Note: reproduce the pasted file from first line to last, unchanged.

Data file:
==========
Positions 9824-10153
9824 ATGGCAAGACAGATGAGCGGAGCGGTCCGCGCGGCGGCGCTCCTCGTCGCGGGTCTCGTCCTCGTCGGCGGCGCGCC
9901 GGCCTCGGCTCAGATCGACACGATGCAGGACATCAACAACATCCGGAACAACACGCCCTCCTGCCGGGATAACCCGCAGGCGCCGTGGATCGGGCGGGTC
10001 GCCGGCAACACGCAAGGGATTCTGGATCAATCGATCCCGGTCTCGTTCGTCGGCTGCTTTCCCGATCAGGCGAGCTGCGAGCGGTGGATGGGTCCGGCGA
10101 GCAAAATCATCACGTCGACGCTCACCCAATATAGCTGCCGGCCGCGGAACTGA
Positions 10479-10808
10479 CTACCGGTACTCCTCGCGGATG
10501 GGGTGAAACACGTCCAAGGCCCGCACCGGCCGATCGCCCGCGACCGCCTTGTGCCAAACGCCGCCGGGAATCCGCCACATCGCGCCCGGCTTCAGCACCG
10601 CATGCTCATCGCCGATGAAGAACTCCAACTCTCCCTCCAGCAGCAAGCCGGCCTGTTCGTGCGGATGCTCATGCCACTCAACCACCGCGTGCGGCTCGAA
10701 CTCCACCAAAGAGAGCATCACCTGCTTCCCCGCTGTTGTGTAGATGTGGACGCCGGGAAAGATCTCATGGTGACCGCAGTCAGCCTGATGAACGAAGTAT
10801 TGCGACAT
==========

Positions 9824-10153
9824 ATGGCAAGACAGATGAGCGGAGCGGTCCGCGCGGCGGCGCTCCTCGTCGCGGGTCTCGTCCTCGTCGGCGGCGCGCC
9901 GGCCTCGGCTCAGATCGACACGATGCAGGACATCAACAACATCCGGAACAACACGCCCTCCTGCCGGGATAACCCGCAGGCGCCGTGGATCGGGCGGGTC
10001 GCCGGCAACACGCAAGGGATTCTGGATCAATCGATCCCGGTCTCGTTCGTCGGCTGCTTTCCCGATCAGGCGAGCTGCGAGCGGTGGATGGGTCCGGCGA
10101 GCAAAATCATCACGTCGACGCTCACCCAATATAGCTGCCGGCCGCGGAACTGA
Positions 10479-10808
10479 CTACCGGTACTCCTCGCGGATG
10501 GGGTGAAACACGTCCAAGGCCCGCACCGGCCGATCGCCCGCGACCGCCTTGTGCCAAACGCCGCCGGGAATCCGCCACATCGCGCCCGGCTTCAGCACCG
10601 CATGCTCATCGCCGATGAAGAACTCCAACTCTCCCTCCAGCAGCAAGCCGGCCTGTTCGTGCGGATGCTCATGCCACTCAACCACCGCGTGCGGCTCGAA
10701 CTCCACCAAAGAGAGCATCACCTGCTTCCCCGCTGTTGTGTAGATGTGGACGCCGGGAAAGATCTCATGGTGACCGCAGTCAGCCTGATGAACGAAGTAT
10801 TGCGACAT